Neither Barack Obama nor Mitt Romney has said much about torture as part of terrorism investigations during the 2012 general campaign. But the future of American government practices when interrogating high-level terrorism suspects appears likely to turn on the outcome of the election.
In one of his first acts, President Obama issued an executive order restricting interrogators to a list of nonabusive tactics approved in the Army Field Manual. Even as he embraced a hawkish approach to other counterterrorism issues — like drone strikes, military commissions, indefinite detention and the Patriot Act — Mr. Obama has stuck to that strict no-torture policy.
By contrast, Mr. Romney’s advisers have privately urged him to “rescind and replace President Obama’s executive order” and permit secret “enhanced interrogation techniques against high-value detainees that are safe, legal and effective in generating intelligence to save American lives,” according to an internal Romney campaign memorandum.
While the memo is a policy proposal drafted by Mr. Romney’s advisers in September 2011, and not a final decision by him, its detailed analysis dovetails with his rare and limited public comments about interrogation.
“We’ll use enhanced interrogation techniques which go beyond those that are in the military handbook right now,” he said at a news conference in Charleston, S.C., in December.
The campaign policy paper does not specify which techniques Mr. Romney should approve, saying more study was needed because Mr. Obama had “permanently damaged” the value of some by releasing memorandums detailing Bush-era techniques in April 2009.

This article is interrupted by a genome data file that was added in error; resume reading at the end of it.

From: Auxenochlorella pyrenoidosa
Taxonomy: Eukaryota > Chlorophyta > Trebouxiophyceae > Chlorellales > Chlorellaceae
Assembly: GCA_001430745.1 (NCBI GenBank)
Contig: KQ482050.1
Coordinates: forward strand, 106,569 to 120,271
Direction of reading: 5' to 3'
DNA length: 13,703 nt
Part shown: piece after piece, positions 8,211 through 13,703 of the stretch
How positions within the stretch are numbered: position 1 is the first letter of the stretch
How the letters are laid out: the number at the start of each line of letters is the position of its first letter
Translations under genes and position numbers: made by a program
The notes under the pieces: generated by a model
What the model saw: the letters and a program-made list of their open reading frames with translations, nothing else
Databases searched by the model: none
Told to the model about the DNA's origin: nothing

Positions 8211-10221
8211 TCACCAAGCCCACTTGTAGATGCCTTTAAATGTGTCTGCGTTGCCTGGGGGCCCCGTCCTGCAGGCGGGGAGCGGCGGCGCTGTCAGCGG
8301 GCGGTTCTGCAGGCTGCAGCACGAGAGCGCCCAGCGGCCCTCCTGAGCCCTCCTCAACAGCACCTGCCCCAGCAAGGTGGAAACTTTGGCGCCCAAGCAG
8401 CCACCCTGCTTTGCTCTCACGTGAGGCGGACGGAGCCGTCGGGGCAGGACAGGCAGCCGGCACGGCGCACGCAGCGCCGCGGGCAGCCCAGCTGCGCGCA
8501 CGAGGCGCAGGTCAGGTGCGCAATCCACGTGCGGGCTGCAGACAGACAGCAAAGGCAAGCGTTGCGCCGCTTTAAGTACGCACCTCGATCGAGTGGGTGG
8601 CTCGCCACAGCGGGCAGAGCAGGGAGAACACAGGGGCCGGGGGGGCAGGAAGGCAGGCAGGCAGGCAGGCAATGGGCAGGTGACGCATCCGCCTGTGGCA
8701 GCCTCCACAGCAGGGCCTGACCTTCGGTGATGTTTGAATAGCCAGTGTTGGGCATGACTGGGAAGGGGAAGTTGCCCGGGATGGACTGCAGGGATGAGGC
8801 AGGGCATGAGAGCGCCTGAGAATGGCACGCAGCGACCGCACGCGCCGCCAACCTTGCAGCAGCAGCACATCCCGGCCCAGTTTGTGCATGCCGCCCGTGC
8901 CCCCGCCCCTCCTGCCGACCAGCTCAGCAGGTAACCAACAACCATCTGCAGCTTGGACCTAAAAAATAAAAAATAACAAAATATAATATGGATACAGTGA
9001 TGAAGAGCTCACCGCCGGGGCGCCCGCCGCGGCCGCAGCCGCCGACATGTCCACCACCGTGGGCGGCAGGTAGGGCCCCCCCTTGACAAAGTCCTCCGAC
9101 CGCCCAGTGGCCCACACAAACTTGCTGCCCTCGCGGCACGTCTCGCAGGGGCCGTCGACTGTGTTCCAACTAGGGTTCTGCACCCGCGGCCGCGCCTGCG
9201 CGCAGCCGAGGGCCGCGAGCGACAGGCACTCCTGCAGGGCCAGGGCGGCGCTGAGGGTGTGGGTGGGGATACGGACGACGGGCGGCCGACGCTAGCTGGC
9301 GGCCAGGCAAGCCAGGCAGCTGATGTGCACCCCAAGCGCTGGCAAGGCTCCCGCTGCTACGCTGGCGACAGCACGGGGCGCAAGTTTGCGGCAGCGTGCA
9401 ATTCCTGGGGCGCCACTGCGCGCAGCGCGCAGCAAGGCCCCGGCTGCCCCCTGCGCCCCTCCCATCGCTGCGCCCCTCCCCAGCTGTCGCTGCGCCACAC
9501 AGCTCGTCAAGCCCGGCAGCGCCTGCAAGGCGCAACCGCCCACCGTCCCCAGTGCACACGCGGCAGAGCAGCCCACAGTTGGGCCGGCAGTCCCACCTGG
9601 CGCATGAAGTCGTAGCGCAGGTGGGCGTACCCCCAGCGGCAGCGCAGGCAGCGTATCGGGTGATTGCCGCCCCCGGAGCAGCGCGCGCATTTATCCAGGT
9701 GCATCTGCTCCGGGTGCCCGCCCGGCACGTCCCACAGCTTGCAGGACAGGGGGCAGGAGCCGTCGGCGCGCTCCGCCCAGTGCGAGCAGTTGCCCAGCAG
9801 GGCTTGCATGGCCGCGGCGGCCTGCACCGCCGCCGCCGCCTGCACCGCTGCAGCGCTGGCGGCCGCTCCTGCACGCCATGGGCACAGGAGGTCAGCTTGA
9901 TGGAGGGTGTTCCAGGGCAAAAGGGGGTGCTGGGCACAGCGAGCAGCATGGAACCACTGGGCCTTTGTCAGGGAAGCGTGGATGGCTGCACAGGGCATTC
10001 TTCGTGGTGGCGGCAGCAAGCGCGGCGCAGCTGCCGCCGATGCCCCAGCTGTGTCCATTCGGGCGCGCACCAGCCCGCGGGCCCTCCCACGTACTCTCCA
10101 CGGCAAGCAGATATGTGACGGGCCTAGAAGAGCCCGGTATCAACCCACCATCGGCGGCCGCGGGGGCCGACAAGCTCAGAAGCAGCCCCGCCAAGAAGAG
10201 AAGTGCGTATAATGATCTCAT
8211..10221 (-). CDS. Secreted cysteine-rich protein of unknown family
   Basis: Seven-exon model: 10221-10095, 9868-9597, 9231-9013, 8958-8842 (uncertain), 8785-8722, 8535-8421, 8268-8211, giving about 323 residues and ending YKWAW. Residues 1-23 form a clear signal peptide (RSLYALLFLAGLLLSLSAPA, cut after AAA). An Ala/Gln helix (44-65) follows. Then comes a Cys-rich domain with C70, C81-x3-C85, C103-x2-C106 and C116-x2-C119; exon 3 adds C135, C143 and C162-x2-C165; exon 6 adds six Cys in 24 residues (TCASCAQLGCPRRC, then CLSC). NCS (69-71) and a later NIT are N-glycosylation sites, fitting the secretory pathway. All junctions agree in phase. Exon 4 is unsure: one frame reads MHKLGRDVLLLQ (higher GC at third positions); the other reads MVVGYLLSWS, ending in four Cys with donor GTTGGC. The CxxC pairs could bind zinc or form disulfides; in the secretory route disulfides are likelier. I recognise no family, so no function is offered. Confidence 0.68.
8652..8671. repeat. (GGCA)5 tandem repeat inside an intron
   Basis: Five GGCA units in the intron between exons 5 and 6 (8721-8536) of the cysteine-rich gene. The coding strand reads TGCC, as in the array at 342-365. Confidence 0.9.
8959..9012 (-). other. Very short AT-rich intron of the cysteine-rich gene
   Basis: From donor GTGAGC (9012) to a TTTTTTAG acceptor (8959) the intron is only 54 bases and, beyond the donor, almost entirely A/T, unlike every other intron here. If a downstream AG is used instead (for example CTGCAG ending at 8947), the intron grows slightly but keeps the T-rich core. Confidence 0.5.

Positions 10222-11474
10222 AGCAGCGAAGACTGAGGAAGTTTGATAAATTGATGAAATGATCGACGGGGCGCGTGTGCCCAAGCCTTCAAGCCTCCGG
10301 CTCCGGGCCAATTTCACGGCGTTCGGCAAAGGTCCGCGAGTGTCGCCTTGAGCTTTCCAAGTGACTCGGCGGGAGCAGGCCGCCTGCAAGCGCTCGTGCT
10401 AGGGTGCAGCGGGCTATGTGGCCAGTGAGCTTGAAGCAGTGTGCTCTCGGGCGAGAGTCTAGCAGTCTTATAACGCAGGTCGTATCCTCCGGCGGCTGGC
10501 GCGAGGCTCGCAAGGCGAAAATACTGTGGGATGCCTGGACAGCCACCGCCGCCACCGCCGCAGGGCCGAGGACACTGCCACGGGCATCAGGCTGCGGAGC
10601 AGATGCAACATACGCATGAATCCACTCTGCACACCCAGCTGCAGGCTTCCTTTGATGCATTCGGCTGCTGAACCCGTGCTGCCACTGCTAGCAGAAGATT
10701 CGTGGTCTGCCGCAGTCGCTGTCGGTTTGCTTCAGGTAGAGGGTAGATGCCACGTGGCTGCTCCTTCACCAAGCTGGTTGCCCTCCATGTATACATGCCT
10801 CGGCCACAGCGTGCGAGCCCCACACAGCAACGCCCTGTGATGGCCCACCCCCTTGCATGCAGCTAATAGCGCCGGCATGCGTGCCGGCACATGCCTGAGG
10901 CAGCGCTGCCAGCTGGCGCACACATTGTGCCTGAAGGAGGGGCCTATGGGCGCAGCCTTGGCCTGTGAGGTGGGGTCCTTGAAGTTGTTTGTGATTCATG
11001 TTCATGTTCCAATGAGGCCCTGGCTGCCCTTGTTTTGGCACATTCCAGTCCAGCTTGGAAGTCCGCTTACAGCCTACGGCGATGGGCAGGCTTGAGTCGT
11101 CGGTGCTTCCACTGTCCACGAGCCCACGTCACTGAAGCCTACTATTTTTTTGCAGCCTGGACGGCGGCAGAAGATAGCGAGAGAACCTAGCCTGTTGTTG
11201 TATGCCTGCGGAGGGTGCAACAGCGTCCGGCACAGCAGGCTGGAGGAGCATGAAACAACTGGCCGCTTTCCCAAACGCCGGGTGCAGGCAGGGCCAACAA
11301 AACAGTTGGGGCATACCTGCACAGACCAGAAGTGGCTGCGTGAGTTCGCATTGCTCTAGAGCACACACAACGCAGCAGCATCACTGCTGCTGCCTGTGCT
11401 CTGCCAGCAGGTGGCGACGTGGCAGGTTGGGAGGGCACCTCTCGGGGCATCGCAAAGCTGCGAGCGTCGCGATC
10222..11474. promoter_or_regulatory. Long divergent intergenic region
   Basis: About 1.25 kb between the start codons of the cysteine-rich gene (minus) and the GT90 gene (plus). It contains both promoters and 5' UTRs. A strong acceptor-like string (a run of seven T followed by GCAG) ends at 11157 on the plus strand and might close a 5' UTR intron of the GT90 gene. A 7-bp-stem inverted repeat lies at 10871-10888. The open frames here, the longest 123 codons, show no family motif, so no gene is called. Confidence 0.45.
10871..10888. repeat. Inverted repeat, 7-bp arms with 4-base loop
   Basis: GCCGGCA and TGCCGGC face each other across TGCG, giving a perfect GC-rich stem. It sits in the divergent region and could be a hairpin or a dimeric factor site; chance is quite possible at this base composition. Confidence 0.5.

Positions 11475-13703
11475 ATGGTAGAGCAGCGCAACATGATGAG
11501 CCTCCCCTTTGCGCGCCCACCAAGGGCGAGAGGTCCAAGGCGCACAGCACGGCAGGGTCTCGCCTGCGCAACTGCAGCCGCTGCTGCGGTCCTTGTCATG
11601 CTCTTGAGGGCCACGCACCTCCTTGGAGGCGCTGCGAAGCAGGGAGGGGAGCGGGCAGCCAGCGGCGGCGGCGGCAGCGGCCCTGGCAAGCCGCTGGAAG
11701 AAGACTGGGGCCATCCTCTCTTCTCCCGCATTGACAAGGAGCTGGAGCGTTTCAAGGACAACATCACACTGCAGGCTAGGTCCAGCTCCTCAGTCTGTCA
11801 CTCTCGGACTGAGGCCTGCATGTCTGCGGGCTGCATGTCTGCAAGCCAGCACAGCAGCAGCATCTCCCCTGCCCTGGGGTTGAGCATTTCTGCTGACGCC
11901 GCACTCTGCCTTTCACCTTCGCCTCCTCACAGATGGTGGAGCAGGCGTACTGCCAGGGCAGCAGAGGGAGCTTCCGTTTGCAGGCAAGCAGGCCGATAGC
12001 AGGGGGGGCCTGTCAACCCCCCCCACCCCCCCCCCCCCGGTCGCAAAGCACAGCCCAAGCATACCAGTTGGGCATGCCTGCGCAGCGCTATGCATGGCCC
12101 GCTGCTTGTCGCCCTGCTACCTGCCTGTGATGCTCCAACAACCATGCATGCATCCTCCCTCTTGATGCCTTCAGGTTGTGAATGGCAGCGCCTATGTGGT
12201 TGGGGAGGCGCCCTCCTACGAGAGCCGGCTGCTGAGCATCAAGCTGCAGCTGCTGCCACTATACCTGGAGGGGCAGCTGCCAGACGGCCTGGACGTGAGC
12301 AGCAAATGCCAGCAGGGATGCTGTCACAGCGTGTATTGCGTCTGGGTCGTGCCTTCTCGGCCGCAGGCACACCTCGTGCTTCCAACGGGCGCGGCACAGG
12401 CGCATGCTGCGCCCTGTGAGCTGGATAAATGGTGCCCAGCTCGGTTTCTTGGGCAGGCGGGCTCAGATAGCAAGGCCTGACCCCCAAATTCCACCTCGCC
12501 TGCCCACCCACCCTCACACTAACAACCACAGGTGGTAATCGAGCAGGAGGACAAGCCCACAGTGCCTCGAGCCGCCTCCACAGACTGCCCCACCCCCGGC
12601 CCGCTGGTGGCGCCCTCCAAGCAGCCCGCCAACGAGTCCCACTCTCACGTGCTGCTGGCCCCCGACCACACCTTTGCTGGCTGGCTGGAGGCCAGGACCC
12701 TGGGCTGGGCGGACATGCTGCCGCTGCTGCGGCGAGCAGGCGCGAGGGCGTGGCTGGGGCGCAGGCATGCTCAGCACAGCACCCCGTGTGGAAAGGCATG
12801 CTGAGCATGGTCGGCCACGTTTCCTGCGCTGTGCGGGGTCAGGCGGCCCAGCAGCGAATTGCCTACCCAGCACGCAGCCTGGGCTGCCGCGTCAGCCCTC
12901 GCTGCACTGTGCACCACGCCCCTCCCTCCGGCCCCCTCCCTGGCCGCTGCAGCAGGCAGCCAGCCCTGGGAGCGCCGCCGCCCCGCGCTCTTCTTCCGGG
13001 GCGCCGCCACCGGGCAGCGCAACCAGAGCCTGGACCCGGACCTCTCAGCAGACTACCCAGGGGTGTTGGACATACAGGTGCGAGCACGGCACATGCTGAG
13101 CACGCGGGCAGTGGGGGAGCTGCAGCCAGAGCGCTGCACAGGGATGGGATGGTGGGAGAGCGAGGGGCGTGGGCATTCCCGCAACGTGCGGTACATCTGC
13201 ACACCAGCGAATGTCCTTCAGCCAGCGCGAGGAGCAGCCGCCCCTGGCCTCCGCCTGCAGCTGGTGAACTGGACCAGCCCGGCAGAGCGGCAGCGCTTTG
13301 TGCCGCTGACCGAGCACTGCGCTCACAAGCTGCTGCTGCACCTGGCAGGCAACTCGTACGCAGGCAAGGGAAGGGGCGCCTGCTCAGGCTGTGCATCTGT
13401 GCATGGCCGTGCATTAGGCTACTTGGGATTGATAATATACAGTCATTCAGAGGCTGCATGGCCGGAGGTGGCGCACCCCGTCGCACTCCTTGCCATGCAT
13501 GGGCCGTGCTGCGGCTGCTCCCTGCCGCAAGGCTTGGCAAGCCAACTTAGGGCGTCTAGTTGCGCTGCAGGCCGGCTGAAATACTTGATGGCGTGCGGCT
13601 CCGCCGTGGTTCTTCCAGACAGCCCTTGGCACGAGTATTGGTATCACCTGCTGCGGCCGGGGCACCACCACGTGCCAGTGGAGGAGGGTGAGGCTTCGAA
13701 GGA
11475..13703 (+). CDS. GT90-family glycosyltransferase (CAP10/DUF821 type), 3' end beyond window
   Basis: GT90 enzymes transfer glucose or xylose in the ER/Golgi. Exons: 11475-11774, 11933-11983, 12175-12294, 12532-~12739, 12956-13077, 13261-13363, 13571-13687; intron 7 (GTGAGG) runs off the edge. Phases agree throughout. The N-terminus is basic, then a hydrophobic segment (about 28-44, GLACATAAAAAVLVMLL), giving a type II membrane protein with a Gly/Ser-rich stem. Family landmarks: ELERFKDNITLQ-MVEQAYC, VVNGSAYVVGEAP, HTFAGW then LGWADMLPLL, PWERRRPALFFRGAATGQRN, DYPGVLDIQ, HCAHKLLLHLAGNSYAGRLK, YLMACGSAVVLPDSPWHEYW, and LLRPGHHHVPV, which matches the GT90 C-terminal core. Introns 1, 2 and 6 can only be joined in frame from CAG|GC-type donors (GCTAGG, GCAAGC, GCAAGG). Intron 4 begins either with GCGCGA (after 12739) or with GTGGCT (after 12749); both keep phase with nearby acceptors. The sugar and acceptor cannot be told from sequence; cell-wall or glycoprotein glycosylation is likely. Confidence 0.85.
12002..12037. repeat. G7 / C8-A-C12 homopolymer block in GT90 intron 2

After the terrorist attacks of Sept. 11, 2001, Bush administration lawyers approved as legal, despite antitorture laws, such tactics as prolonged sleep deprivation, shackling into painful “stress” positions for long periods while naked and in a cold room, slamming into a wall, locking inside a small box, and the suffocation tactic called waterboarding. The goal was to break the will to resist of detainees believed to be withholding information.
When disclosed, the Bush policies ignited a heated debate that continues to flare. The policy’s supporters say they were lawful and extracted valuable information that helped save lives. Critics contend that they were illegal and damaged the United States’ moral standing, and that the same or better information could have been obtained with nonabusive tactics.